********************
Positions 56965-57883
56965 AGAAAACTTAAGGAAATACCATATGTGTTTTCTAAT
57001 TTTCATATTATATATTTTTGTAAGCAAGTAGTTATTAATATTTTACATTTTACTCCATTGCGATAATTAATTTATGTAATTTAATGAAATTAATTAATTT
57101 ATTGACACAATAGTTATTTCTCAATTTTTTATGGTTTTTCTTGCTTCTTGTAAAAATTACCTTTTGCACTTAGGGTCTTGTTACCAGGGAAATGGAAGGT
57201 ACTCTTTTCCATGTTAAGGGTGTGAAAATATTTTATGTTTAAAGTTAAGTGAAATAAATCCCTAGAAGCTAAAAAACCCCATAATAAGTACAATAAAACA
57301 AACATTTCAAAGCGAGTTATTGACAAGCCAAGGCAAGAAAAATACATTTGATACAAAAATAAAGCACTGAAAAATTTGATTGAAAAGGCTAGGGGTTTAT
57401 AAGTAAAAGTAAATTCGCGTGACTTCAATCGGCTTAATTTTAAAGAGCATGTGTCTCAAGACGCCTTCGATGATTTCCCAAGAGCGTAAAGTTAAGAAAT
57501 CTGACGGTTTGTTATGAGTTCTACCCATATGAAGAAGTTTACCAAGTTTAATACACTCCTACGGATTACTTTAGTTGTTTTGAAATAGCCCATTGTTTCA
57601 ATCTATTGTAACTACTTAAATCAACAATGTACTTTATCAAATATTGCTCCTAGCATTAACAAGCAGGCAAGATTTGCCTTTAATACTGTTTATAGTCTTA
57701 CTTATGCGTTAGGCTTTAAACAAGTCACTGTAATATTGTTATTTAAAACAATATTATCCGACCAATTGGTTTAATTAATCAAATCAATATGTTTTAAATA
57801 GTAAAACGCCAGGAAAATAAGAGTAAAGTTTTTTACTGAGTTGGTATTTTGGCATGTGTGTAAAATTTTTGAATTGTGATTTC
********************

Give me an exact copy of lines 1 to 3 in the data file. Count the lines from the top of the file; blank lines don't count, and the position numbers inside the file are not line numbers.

Positions 56965-57883
56965 AGAAAACTTAAGGAAATACCATATGTGTTTTCTAAT
57001 TTTCATATTATATATTTTTGTAAGCAAGTAGTTATTAATATTTTACATTTTACTCCATTGCGATAATTAATTTATGTAATTTAATGAAATTAATTAATTT